As Diwali, the festival of lights approaches, Indians all over the world are gearing up to celebrate the beginning of the Hindu New Year in their own special way. Interestingly now-a-days Diwali is not a festival which only Indians celebrate, it is instead an occasion when people from diverse nationalities come together and find a common reason to spread the festive cheer. Whether via a dress-up day at school, or at work, or a party with friends in the condo- it is the perfect occasion to turn up in your elaborate Indian finery. In addition to stunning outfits, there are a lot of traditions and rituals that are associated with the auspicious festival. This year, Secondsguru decided to undertake the task of identifying quick and easy ways to create the festive atmosphere for Diwali without breaking the bank or one’s back. As I am firm believer in the adage of “if I could do it, anyone can”, I have included a few upcycling ideas which are easy to execute.
The Build Up :
In in the good old days , in preparing for Diwali every year, homes in India were cleaned up thoroughly and painted in a fresh coat of paint . This was done to welcome the Hindu New Year and please Goddess Laxmi, the Goddess of Wealth. While cleaning the home is a daily ritual in today’s day and age, painting the entire house is not exactly possible to execute annually. This Diwali, why not do something different- create a festive look by creating a feature wall using stencils or simply a bright color that gels in with the look of the rest of your home.
Stencil: Create your stencil (Some interesting downloads available here), buy some latex or acrylic paint, roller brush, fine brush for the edges, masking tape and watch this comprehensive video. I would not call it easy but definitely patience will yield gorgeous results!
Paint: rollers, wall paint, painter’s tape to mark the edges, and lots of newspaper to protect the floor! Find some handy tips here on panting the wall here.
Alternatively, you can brighten up your home by repurposing old Silk Sarees which range from 5.5 m in length to 9 m in length. Use the intricate borders and motifs to create a cushion cover that showcases your personal taste and style. Or, use silk or tussar sarees to make statement curtains. Some of the Cushion cover and saree curtain ideas we loved off the internet.
The Diwali decor:
Lights- The festival of lights requires one necessary item: LIGHTS! Homes are always decked up with beautiful diyas and candles making the entire atmosphere festive and colorful. This diwali let’s try our best to replace wax candles with LED candles as far as possible , they are cost effective in the long term, in addition to keeping you away from potentially harmful fumes (unless you use only beewax or soy candles) and preserving the environment.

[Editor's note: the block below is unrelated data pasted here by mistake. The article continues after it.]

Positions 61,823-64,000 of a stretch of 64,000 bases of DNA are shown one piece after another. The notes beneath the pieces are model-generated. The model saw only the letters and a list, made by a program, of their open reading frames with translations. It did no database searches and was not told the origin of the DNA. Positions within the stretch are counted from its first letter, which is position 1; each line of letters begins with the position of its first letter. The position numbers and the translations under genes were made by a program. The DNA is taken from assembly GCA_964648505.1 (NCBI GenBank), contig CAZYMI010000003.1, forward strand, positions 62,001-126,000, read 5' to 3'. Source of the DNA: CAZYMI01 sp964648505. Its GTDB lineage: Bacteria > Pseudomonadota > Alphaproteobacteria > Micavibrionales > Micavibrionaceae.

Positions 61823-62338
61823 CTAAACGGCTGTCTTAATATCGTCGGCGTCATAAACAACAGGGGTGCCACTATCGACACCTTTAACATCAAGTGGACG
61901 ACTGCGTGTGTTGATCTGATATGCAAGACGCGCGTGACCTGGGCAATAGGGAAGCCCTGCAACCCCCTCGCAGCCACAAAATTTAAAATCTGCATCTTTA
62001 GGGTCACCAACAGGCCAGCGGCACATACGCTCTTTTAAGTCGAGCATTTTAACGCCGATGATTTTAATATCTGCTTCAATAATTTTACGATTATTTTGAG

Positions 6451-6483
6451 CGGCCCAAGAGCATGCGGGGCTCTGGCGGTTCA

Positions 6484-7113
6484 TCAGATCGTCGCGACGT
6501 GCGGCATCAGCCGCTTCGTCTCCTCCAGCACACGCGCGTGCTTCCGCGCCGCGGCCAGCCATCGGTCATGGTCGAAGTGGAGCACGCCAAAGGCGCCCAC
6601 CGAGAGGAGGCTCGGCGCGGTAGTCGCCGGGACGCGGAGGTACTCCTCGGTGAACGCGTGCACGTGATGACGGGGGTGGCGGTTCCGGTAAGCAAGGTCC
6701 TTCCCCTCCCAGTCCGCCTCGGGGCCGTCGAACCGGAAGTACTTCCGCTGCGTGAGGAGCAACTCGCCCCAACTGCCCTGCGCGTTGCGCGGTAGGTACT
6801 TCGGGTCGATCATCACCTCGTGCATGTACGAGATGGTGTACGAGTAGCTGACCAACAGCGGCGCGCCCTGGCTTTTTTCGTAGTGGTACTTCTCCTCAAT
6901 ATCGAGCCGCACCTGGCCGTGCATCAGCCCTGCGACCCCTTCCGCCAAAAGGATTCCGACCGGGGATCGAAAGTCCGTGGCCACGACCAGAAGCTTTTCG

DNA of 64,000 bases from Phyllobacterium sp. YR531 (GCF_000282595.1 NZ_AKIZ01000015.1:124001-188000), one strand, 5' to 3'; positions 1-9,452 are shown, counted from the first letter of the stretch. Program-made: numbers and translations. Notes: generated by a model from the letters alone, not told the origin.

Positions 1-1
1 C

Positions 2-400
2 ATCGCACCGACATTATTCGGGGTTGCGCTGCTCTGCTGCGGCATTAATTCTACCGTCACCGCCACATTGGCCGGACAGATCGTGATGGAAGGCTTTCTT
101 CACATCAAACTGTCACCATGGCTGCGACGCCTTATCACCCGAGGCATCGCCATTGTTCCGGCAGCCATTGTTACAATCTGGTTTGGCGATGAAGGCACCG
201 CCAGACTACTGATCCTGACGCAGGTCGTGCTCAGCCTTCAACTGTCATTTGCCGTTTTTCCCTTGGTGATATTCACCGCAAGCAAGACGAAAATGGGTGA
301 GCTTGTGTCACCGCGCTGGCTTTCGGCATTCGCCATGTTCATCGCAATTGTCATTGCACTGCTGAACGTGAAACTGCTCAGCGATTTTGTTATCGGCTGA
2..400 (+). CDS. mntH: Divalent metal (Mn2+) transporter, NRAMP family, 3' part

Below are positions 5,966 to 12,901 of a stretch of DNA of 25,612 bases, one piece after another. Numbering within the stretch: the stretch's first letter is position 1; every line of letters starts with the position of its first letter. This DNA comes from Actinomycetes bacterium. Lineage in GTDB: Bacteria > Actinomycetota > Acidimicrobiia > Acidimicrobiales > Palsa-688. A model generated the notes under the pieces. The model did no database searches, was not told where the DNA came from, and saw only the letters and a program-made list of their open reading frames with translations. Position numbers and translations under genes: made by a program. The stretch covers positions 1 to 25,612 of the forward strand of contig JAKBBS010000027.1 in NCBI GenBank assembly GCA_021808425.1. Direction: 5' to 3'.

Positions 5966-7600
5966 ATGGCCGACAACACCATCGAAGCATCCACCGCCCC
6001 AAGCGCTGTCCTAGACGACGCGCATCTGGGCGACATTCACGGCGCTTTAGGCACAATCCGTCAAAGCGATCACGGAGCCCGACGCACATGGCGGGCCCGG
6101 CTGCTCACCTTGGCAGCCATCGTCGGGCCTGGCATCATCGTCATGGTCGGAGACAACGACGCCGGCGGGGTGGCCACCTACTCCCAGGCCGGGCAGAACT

I took pictures of wax candles and LED candles on an antique candle stand. Need some votes now! Do vote on- WAX vs LED: The proof will then be in the pudding! Just leave your comments here!
Rangoli- A lot of families already follow this, but if you do not do it yet, try it- make your floor rangoli this time around use dry food items like rice, lentils, oats, tea leaves, chia seeds, clove and the like. If your rangoli is craving for splashes of color, use food colouring on rice and you can get your color fill! Of these you can use the chia seeds, oats for bird feed in your bird house on the balcony/backyard(Make your own bird House by repurposing plastic bottles). The rest can be kept away in storage for the next rangoli you make. I must add here that I have had this beautiful piece of stencil rangoli in my house for a week now,not a single bug or insect has appeared around it.
Another good medium for doing the rangoli on, is the Chalk board. Pick easy designs, various chalk colors and doodle your way through!
Fireworks- The one tradition associated with Diwali I would like to wish away is the lighting of Fireworks. This year, I am going to consciously say no to fireworks not only for the environmental hazards but for the manner in which they are manufactured. Firework factory workers are exposed to toxic substances and often children are employed as cheap labour in the industry. Join me in my mini crusade if you see any merit in this reasoning.
On the day:
Diwali is all about celebrating friendship, family and sharing the joy. So this year as you go from from one friends home to another, to wish them for Diwali, try to do it via public transport, and reduce your carbon footprint along the way.
Finally and most importantly eat, eat and eat. This is one time of the year when you are allowed to partake food without any hesitation. No one watches as all are busy eating!